Thursday, April 17, 2014

Rig It First

My Aunt Margaret is a real live decorator with great style. She's been helpful when I've had to make a few big changes in my house-mainly paint colors and what to do with the den. Instead of stepping in and giving me rules and guidelines to follow, she helps me visualize what I want. She did this with paint colors and the den, but she does it with little things as well. 

What I'm talking about is rigging things to test them out. For example, before I chose a height for some side tables a few years ago, she was stacked random things and put a huge tray on the top to help me test different heights. Instead of staring at a random spot and using to a measuring tape, she actually made a table to visualize it. It's a simple idea that has helped me with several things. I'm trying to get some more side tables made, so I recently used the same trick again.

I pulled the same trick again with curtains, because I have trouble with window treatments. A desire for beautiful materials + a fear of spending money = a paralyzed Meg. I rigged the curtains with clothespins and took some pictures. Looking at the length of the curtains and the pattern on my wall helped chip away at the fear I have at stepping towards an actual decision. 

Very rarely can I make a decorating decision all in my head. Before I spend time and money on a change in my home, rigging the look first has helped me move forward.

Wednesday, April 16, 2014

Egg Hunt Party

Over the weekend, a couple friends of mine and I put together an Egg Hunt. We hid over 400 eggs (baby zone, big kid zone, and nut free zone) and served lemonade, mint tea, and bottled water. We asked everyone to bring their own picnic to eat after the hunt. Also, I created a photo booth on our garage door with newspaper and construction paper. A few families took advantage of it, which is always good for laughs. We had perfect weather, a huge crowd, and a fun time:

Shout out to my co-hosts who put up with my "we're not having this at a public park" rule and for letting our boys fight until someone gets hurt. Our common mom-of-fighting-boys rule: You can fight, but you will get hurt.

This was the easiest party that I ever threw! Happy Egg Hunting, Friends!

Tuesday, April 15, 2014

The Greatest Evil & Injustice

I have a hard time around religious holidays, because I imagine that everyone else is having meaningful reflection and I'm not doing it right. Around Easter, I mainly feel anxiety between Palm Sunday and Easter because I know that Jesus' death is coming and I wish there was another way. Like watching the end of a movie I've seen several times, I still hope for the ending to be painless.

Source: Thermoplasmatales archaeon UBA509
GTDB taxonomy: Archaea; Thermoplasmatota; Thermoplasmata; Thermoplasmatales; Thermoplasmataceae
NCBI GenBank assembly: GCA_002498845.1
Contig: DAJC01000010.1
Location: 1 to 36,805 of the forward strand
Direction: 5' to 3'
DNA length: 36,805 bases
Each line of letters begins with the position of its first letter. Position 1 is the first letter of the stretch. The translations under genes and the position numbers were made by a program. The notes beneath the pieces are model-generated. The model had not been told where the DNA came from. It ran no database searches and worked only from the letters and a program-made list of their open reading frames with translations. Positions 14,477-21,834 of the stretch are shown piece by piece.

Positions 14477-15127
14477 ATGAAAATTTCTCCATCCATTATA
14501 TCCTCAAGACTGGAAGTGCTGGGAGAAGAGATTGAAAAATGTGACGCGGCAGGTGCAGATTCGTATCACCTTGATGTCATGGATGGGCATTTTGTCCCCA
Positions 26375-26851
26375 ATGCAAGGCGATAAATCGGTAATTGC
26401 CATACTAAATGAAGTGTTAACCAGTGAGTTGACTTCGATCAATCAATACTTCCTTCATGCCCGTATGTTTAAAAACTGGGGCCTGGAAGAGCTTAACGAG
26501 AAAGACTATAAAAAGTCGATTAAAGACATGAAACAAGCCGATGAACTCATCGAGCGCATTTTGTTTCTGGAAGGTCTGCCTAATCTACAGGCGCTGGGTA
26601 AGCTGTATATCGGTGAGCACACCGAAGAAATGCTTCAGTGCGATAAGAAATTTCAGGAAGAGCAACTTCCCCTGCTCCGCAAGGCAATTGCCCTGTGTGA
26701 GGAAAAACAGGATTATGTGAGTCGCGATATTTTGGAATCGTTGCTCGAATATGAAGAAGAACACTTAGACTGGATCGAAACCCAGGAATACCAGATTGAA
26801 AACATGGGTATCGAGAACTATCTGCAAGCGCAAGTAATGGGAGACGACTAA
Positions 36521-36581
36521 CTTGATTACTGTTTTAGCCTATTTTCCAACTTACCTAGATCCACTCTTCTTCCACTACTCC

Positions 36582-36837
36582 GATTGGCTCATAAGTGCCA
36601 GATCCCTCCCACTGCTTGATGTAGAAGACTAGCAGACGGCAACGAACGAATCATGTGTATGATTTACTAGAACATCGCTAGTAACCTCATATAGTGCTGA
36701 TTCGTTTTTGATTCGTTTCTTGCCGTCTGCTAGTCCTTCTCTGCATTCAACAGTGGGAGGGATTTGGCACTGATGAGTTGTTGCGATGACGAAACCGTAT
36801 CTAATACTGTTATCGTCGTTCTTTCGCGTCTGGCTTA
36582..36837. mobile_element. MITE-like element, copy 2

For the past few days, I've tried to let go of doing religious holidays the right way and the pressure I put on myself. To be honest, Easter is anything but the good stuff that I can do, right?

Instead, it's about what Jesus did when he died on the cross. I found something that tied it together for me this week. I came across my friend's notes from this year's women's retreat and it was perfectly fitting for me to think about this week. Here is a paraphrase of Nancy Guthrie's talk:

If God can use the greatest evil, injustice, and suffering that has ever occurred, which was Christ being put to death on a cross, to bring about the absolute greatest good, our salvation, then we can be confident the he can and will use the evil, injustice, and suffering in our lives to bring about good for us.

Monday, April 14, 2014

Free Ben & Jerry's

Lauren said that just buying a pint of ice cream would be easier than going downtown with four toddlers, finding a parking space, and standing in line for Ben & Jerry's Free Scoop Day. She was so right, but we wouldn't have our crazy story to tell and a semi-fun adventure for the kids. 

We found parking spaces, loaded three kids on my two kid stroller, carried the fourth kid, stood in line, saw a crowd of hipsters, talked to street people, and eventually climbed the three stairs with the stroller to enter Ben & Jerry's. The line went quickly and we were trying to keep the pace. Then, the "I want red ice cream," "but they only have strawberry, is that ok?" deal that I made with one of my kids went south. Everyone had their cones and we were about to leave. I told my child to get off the rigged up stroller to walk down the three steps so I could push the stroller down-that's when my child spotted it: Actual Red Ice Cream that another kid had that I didn't see and didn't get for my child. My child threw an enormous fit because of my ice cream oversight. The child did what I call The Starfish Meltdown. Still sitting on the footstool part of the stroller, my child spread each limb out like a starfish, mouth wide open, and was wailing in despair. That's when Lauren and I lost it in fits of laughter. Strangers stepped in and offered help and I was handing our cones to complete strangers in effort to get the stroller and us down the three stairs and out of the store. Just get us out of the store. Somewhere between the laughter, the help, and a few threats of stop-crying-right-now-or-your-cone-is-going-in-the-trash-can-right-there-see-it-?, we made it out of the crowds. 


We set up camp at a faux creek and let the kids play and eat. That's basically the end of the drama. Basically. 

The End.
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